Social Enterprise

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Legislative frameworks

The legislative environment to support social enterprise in Ontario

In this paper, ONN looks at the big picture and establishes six key priorities for growing the social enterprise sector. The important contribution and potential of social enterprise has only recently begun to be understood and recognized. Read: ONN Policy Blueprint for Strengthening Social Enterprise in the Province of Ontario (September 2014).

No to hybrid legislation

ONN made a submission to the House of Commons Standing Committee on Industry, Science and Technology about proposed changes to the Canadian Businesses Corporations Act. The changes would include the introduction of hybrid legislation for socially responsible enterprises, which ONN finds has not worked for entrepreneurs, investors or communities. Instead, the focus should be on improving existing not-for-profit legislation. Click here to read our submission.

Crowdfunding: Protecting Nonprofit and Charitable Enterprise Participation

With the growth of crowdfunding as a revenue tool for the sector, ONN made a submission to the Ontario Securities Commission on the proposed “prospectus exemptions and proposed reports of exempt distribution in Ontario”, and specifically the proposed crowdfunding prospectus exemption. ONN advises that:

  • all types of start-ups and small and medium enterprises be able to benefit from the proposed exemptions, regardless of corporate form, including nonprofits and charities
  • debt securities are an essential offering to be included under the proposed exemptions
  • compliance costs to crowdfunding issuers and portals be minimized for nonprofits and charities.

Read our full submission: ONN Submission to the OSC re. Crowdfunding

A Social Enterprise Showcase for Nonprofits in Ontario

SEontario.org is a community-driven showcase of social enterprise and the social economy in Ontario. ONN worked with a collaboration of regional and national nonprofits to create an online space that demonstrates the geographic scope and community impact of social enterprise across Ontario. Check out its geo-mapped searchable database, storybank and wide range of resources, marketplaces and events.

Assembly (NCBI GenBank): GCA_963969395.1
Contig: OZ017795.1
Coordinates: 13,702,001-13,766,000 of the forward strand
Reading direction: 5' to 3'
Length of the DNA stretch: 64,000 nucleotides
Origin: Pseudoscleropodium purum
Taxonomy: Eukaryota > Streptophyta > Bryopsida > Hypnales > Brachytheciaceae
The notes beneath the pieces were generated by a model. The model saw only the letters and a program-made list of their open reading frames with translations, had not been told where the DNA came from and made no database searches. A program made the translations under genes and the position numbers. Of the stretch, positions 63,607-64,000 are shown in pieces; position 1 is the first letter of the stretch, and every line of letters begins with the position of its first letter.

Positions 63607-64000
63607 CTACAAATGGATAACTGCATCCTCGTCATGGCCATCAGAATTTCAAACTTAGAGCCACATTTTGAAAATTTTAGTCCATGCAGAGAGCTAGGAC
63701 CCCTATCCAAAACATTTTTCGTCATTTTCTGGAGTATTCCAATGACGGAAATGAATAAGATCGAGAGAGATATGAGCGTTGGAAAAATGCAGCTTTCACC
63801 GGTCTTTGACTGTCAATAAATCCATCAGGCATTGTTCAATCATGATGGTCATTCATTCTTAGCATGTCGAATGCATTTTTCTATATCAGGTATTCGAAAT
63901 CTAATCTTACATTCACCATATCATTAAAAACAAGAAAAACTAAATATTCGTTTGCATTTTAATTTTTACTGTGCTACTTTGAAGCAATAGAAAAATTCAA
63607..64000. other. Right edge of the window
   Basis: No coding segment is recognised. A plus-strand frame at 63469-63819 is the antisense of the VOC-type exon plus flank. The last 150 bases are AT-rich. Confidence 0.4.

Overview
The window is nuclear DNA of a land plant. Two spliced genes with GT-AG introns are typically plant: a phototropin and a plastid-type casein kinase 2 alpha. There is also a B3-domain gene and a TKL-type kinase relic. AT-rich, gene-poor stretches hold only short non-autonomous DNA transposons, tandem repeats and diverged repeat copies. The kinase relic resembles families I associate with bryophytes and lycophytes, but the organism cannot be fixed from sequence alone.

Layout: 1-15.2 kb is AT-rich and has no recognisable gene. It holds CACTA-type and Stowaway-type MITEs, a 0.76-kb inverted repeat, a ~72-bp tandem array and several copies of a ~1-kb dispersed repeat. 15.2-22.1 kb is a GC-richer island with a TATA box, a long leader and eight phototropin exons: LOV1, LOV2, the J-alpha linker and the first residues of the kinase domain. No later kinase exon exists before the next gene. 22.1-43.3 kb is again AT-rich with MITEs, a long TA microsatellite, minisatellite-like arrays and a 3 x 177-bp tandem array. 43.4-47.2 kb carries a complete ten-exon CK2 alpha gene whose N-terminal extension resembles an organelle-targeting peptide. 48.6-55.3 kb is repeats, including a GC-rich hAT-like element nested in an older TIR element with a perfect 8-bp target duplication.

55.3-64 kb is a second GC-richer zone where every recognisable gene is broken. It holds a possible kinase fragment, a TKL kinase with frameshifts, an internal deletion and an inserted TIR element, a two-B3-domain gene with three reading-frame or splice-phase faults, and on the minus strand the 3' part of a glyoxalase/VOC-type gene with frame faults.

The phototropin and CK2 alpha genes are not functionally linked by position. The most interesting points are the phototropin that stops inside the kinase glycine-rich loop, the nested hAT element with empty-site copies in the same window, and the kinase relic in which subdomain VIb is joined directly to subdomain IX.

Social Enterprise Strategy for Ontario

The Ministry of Economic Development, Trade & Employment has released its province-wide plan Impact: A Social Enterprise Strategy for Ontario. It was great to see that almost every example came from the nonprofit sector. ONN responded directly to Minister Hoskins in a letter to note that while we were pleased to see these examples, there has been concern from sector leaders that recommendations focus predominantly on emerging for-profit social enterprises.

Read our letter to the Ministry (PDF)


The Social Finance Census

As a joint project of the Ontario Nonprofit Network and the Social Venture Exchange, the Social Finance Census is the first survey to take a look at what’s happening on the ground in this province, across social ventures in the nonprofit and for-profit sectors. For making this report possible, thanks to ONN sponsors: the Law Foundation of Ontario and the Centre for Social Innovation (CSI); and SVX sponsors: Social Innovation Generation (SiG) at MaRS, the TMX Group Inc., Causeway Social Finance, and the Government of Ontario. This report’s all-new data on Social Ventures in Ontario lays the foundation to better identify some trends in the nonprofit sector. For example, of the 196 nonprofits surveyed, ninety – almost half – are currently engaged in social enterprise, and of those not engaged, 32% are thinking about starting a social enterprise in the next two years. This information speaks to many of the changes and challenges facing the nonprofit sector as we look towards 2011.

The Executive Summary gives an overview of these issues, and the full Social Finance Census Report, 2010 details the data. “While social enterprise activities will likely never be able to fully replace the need for government grants and charitable dollars to fund certain core activities of a nonprofit, such strategies can allow organizations to provide employment, training, and products and/or services directly to the constituency they seek to serve, resulting in a more dynamic and inclusive social change strategy for the entire organization.”